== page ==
Chapter 10, on the other hand, is crucial. The coming century is going to be bad enough with all that Climate Change brouhaha, without the world trying to figure out how an economy works without many or most people having jobs. Science fiction authors have been forecasting dystopian futures for a long time (the one lying behind the story in Peter Watts’ Rifters trilogy is especially harrowing), and we’re really going to want to avoid that. You’ll quickly note that raising the minimum wage doesn’t help — in fact, it creates incentives to automate that much more quickly. Plans that provide a guaranteed minimum income make more sense, although anyone familiar with the political climate in the United States won’t give that much chance of happening.

Frankly, I’ve been telling anyone I care about who has kids to make sure they’ve got the know-how and land to garden, but I’m pretty sure I’m considered an alarmist.

We’ll see.


Previous updates:

Update August 2015 —

Check out Who Owns the Robot in Your Future Work Life? , from the Pacific Standard magazine. This is part of a series of news essays concerning the Future of Work.

Update October, 2015 —

And the New York Times has a nice article on how AI will supplant auditors in searching for tax evasion: Computer Scientists Wield Artificial Intelligence to Battle Tax Evasion

Elon Musk's Tesla car company are quietly being designed to work as fully autonomous vehicles. Check out the analysis at Elon Musk’s Sleight of Hand.

Update later October 2015—

Something pretty close to the top end of the human cognitive spectrum might be the skill of seeking a pattern in a mass of chaotic data. Oh, sorry — that's another trick a computer seems to be able to do much more easily than us. See System that replaces human intuition with algorithms outperforms human teams.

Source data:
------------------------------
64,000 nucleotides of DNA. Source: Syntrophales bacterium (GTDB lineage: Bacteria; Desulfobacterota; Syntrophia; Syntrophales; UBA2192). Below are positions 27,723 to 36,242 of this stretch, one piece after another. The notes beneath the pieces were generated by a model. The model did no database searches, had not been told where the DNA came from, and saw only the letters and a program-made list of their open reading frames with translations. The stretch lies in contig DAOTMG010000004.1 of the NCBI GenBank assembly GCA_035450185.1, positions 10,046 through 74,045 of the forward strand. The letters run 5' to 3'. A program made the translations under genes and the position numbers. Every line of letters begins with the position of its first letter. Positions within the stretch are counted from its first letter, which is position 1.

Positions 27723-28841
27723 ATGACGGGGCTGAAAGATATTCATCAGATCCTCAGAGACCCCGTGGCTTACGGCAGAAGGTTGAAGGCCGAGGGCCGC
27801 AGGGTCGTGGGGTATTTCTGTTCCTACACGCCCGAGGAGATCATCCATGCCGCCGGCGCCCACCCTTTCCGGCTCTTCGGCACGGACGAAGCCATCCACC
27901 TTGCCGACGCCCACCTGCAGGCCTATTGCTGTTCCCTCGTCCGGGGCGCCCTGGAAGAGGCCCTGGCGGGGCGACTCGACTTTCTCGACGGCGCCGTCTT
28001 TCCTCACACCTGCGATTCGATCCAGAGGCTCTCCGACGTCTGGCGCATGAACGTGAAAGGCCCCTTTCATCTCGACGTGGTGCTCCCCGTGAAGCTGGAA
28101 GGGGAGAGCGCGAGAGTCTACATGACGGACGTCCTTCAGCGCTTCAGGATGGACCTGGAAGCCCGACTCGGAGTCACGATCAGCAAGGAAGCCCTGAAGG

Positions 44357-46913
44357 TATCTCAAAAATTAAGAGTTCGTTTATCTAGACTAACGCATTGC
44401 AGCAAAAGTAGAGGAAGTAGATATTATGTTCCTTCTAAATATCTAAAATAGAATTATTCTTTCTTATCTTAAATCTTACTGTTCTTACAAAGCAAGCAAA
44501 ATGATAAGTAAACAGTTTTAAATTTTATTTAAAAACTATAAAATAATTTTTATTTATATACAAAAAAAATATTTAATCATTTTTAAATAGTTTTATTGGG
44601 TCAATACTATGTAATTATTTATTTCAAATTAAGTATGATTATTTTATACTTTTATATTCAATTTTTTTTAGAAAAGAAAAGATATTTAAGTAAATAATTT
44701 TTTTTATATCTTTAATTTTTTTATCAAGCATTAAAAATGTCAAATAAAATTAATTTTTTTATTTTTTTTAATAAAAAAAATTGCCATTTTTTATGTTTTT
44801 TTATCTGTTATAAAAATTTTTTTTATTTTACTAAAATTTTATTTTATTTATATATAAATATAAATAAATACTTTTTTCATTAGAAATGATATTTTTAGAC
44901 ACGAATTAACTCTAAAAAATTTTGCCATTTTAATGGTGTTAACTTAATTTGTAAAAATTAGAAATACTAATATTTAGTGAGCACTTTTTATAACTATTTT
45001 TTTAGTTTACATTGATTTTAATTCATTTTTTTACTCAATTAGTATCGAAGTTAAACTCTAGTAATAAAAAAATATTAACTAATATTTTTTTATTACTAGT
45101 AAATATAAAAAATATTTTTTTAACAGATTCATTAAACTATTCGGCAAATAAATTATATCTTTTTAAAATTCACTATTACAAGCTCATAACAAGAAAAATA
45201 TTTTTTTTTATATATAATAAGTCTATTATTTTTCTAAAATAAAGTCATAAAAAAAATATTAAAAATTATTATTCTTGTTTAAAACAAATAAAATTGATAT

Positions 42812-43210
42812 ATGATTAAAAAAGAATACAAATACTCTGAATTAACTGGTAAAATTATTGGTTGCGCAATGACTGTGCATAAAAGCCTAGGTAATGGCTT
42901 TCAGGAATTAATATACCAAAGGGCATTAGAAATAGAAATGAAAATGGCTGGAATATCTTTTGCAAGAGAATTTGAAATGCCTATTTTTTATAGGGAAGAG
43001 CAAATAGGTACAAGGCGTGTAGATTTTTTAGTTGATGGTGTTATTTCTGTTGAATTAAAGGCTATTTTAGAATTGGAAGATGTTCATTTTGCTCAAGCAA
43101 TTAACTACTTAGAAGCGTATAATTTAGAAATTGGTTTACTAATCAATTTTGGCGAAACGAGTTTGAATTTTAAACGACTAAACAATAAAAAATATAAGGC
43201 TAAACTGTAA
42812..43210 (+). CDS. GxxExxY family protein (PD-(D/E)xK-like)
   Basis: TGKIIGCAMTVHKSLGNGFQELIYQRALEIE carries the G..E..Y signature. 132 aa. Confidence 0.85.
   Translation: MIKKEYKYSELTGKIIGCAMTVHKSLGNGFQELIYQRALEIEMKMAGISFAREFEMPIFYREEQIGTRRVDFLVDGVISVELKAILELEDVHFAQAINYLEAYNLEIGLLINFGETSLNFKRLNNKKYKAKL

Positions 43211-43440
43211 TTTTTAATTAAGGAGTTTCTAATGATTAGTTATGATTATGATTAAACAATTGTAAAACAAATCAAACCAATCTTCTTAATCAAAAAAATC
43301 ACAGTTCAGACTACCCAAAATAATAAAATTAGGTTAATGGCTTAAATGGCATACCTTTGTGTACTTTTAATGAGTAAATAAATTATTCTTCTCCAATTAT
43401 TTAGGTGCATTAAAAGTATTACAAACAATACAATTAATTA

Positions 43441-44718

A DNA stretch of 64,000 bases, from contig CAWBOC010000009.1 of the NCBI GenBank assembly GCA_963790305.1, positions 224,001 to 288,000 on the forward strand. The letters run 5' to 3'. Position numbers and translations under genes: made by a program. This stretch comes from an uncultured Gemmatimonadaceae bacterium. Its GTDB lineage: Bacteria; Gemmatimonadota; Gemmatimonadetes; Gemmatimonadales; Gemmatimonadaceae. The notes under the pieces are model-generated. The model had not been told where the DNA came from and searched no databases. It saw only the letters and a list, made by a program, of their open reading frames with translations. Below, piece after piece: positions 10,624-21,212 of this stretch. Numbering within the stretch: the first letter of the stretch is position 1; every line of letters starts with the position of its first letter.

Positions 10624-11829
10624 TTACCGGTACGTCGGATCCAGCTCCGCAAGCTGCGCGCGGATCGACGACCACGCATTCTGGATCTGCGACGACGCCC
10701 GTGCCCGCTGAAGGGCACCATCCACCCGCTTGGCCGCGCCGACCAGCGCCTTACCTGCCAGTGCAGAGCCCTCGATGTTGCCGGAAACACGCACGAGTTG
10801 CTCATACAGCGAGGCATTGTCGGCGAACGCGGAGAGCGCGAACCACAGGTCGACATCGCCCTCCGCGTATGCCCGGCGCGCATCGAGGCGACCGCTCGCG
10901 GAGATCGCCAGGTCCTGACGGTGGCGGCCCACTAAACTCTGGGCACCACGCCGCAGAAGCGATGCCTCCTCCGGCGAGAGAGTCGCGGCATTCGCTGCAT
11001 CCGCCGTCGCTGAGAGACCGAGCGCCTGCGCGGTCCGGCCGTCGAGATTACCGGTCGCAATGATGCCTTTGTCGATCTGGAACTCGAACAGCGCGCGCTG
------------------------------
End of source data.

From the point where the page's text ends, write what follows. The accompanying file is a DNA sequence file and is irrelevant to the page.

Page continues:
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Reading Progress

May 22, 2015 – Shelved
May 22, 2015 – Shelved as: ebook
May 22, 2015 – Shelved as: nonfiction
May 22, 2015 – Shelved as: nonfiction-apocalyptic
May 22, 2015 – Shelved as: technology
June 4, 2015 – Started Reading
June 13, 2015 – Shelved as: futurism
June 13, 2015 – Finished Reading
August 25, 2015 – Shelved as: read-these-reviews-first

Comments Showing 1-21 of 21 (21 new)

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David You often refer to reviews of books you're interested in. A review of this book is supposed to be in the 3/29/2014 Economist.
On my to-read list.

message 2: by Richard (last edited Jul 26, 2015 11:27PM) (new) - rated it 4 stars

Richard I found what you're referring to — but it isn't a review about this book, and surprisingly doesn't even refer to Martin Ford, despite his earlier book, The Lights in the Tunnel: Automation, Accelerating Technology and the Economy of the Future .

It is one of the Economist's Special Reports that uses the same title in their "leader" (their term for an editorial essay that also discusses something that is covered inside an issue in more depth). If you want to check it out, that leader is here: New roles for technology: Rise of the robots , and a PDF of the special report is here: Immigrants From the Future.